Metal Buildings and the Living Building Challenge

Launched in 2006, and administered by the International Living Future Institute (ILFI), the Living Building Challenge (LBC) is widely considered the world’s most rigorous green building standard. The program is so difficult that as of May 2018, there are 21 buildings in the world that have achieved LBC Certification.

A look at how metal building systems fit into the green building standard

By Marcy Marro
Silver Oak’s new Alexander Valley Winery has 2,595 rooftop solar panels that produce over one megawatt of electricity a year and will ultimately generate 105 percent of its energy needs on-site. Photo: Damion Hamilton

Looking at the projects that have achieved Living Building status, you will see a lot of metal products—metal wall panels, metal roofs, curtainwalls, louvers, sunscreens and more. Most even use some type of steel framing. But what we haven’t seen a lot of is the use of a pre-engineered metal building as the structural frame.

Pre-engineered metal buildings are sustainable and energy-efficient products. They are long-lasting, durable products that offer long spans and many design opportunities. Pre-engineered metal buildings contain recycled content, and the ability to be reused and recycled at the end of its life.

Alan Scott, FAIA, LEED Fellow, LEED AP BD+C, O+M, CEM, WELL AP, EcoDistricts AP, senior associate, built ecology at WSP USA, Portland, Ore., notes that there is nothing inherent in pre-engineered metal buildings that would prevent them from achieving LBC certification, with the exception perhaps of the Materials Petal. “Generally, the early adaptors of the LBC have been organizations doing smaller, custom-designed buildings with an aesthetic preference to highlight natural materials like wood, but that is a choice and not a requirement,” he says.

A pre-engineered metal building system from Metallic Building Co. was chosen for Silver Oak Cellar’s new Alexander Valley Winery for cost and scheduling reasons. Photo: Adrian Gregorutti

LBC Requirements

To become a certified Living Building, projects must meet 20 imperatives within seven performance areas, known as Petals: Place, Energy, Water, Materials, Health & Happiness, Equity and Beauty. The Imperatives are performance based, and position the ideal outcome as an indicator of success.

Scott doesn’t believe that achievement of the Imperatives within most of the LBC Petals would be influenced one way or the other by using a pre-engineered metal building system. However, “The climate zone and energy use profile of a specific project may necessitate creating a high-performance thermal envelope in order to meet the net positive energy requirements of the Energy Petal,” he says. “In this case, the metal building enclosure would likely need to include thermal breaks to prevent heat transfer.”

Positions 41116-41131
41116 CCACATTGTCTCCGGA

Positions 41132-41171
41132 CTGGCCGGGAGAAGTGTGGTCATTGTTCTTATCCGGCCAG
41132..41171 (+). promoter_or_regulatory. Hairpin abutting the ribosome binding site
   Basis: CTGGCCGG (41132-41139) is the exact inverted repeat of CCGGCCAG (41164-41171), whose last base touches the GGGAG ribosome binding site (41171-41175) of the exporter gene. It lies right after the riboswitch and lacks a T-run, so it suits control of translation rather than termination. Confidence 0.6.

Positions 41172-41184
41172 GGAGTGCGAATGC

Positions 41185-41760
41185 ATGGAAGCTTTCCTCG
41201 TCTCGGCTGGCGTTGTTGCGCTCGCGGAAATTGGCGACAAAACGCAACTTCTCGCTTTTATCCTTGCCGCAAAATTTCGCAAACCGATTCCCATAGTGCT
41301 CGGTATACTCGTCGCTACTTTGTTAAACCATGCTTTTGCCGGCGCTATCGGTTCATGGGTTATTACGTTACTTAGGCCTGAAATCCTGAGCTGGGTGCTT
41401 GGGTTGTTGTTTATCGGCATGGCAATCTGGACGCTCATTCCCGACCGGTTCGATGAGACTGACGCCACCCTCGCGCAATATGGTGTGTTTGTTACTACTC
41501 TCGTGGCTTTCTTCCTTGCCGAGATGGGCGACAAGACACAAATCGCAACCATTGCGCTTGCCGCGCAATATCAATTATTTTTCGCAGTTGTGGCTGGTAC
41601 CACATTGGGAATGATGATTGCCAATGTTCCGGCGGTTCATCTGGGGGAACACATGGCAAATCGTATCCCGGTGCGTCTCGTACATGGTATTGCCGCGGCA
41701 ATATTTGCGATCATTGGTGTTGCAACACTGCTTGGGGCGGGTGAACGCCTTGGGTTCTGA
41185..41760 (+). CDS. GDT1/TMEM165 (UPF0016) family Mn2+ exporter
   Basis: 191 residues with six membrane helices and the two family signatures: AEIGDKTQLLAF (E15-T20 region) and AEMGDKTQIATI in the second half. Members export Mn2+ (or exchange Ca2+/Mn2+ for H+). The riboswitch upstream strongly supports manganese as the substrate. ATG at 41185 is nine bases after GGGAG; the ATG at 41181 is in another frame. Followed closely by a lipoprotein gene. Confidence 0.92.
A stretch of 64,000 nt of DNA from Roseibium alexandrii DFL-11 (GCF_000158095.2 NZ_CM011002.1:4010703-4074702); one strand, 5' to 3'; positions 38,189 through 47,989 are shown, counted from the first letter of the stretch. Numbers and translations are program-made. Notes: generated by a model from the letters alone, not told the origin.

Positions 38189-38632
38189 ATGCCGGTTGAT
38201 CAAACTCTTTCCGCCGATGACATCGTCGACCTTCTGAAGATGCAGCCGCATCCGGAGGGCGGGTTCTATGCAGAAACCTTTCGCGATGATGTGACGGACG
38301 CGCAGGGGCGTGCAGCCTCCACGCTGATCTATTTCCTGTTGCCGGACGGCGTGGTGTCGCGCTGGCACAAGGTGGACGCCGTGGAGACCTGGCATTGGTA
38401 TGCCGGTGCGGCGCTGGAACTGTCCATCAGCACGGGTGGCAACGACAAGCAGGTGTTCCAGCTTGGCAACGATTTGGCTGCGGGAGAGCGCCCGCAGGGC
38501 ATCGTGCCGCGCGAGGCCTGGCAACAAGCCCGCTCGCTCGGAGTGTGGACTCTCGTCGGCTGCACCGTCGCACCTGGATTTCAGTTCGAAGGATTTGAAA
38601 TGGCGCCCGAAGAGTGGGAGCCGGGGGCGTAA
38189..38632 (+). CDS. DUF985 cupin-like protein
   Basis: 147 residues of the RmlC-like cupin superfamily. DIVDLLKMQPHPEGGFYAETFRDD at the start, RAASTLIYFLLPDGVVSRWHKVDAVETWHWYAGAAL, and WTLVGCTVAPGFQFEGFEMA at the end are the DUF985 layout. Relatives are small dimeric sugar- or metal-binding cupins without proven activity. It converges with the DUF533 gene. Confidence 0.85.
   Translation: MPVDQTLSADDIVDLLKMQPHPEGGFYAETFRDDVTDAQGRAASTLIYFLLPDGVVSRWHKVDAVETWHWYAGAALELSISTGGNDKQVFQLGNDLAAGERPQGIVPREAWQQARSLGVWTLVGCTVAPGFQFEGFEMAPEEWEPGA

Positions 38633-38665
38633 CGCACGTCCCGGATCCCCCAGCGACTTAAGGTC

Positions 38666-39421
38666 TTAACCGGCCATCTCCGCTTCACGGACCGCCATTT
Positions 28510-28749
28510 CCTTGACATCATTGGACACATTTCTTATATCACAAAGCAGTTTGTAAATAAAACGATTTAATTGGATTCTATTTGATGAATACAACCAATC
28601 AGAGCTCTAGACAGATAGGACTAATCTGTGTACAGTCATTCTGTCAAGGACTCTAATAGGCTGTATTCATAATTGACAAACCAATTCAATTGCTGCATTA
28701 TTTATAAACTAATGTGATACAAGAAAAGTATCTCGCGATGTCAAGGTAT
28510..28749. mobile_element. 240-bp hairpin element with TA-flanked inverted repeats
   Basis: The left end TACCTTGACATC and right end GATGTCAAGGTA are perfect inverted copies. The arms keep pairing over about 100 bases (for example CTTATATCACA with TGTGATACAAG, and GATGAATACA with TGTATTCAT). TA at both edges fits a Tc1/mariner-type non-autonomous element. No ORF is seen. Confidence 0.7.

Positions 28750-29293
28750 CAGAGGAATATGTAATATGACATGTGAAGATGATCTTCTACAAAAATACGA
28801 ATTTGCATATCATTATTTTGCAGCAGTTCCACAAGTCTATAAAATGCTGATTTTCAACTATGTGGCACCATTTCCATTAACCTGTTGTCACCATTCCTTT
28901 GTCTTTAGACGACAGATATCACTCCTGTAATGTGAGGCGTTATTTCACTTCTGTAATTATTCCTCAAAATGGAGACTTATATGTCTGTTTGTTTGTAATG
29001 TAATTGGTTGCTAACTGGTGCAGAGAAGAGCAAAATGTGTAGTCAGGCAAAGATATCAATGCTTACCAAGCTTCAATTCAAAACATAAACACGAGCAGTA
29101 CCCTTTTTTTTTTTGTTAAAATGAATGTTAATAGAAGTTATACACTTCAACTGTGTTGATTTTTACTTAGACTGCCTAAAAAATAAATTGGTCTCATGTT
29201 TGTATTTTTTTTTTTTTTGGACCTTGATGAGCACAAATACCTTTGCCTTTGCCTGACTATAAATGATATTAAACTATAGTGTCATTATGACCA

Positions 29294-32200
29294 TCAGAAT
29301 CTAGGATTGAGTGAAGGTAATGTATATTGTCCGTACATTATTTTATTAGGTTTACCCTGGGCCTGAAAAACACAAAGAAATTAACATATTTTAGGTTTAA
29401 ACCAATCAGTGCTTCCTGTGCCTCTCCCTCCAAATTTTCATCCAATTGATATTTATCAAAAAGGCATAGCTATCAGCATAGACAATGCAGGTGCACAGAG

That being said, one of the biggest challenges with the LBC is the material requirement. The program focuses on transparency, and a product’s impact on the environment and human health. Within the Material Petal is the Red List of 22 classes of banned toxic and bioaccumulative substances, many of which can be found in building materials.

Silver Oak Cellar’s new Alexander Valley Winery in Healdsburg, Calif., is going for both LEED Platinum certification and the Living Building Challenge. Photo: Damion Hamilton

The Materials Petal

For all metal products—framing, wall/roof panels, louvers, etc.—the biggest issue is figuring out how they fit within the Materials Petal, which is intended to create a materials economy that is nontoxic, ecologically restorative, transparent and socially equitable.

The imperatives within the Materials Petal—Red List, Embodied Carbon Footprint, Responsible Industry, Living Economy Sourcing and Net Positive Waste—aim to remove the worst-known offending materials and practices with an effort to drive business toward a truly responsible materials economy.

Ideally, the LBC envisions a future where all materials in the built environment are regenerative and have no negative impact on human and ecosystem health. Since achieving the ideal is impossible, the Materials Petal aims for transparency, where consumers are able to make truly informed decisions about the products they use and the impacts those products have on them and the world around them.

Greg Mella, FAIA, LEED AP BD+C, vice president and director of sustainable design at SmithGroup (formerly SmithGroupJJR), Washington, D.C., says, “As a natural material, it’s relatively easy to document that it meets the Red List, especially if its materials ingredients are kept simple, such as 100 percent zinc or 100 percent steel.”

Mella goes on to say that sourcing is also challenging. “LBC requires teams to provide products that are extracted and manufactured within tight radii of a project site,” he explains. “For Brock [Environmental Center, Virginia Beach, Va.,] we found a zinc product whose coil was made in the Southeast, as well as the forming of the shingles.”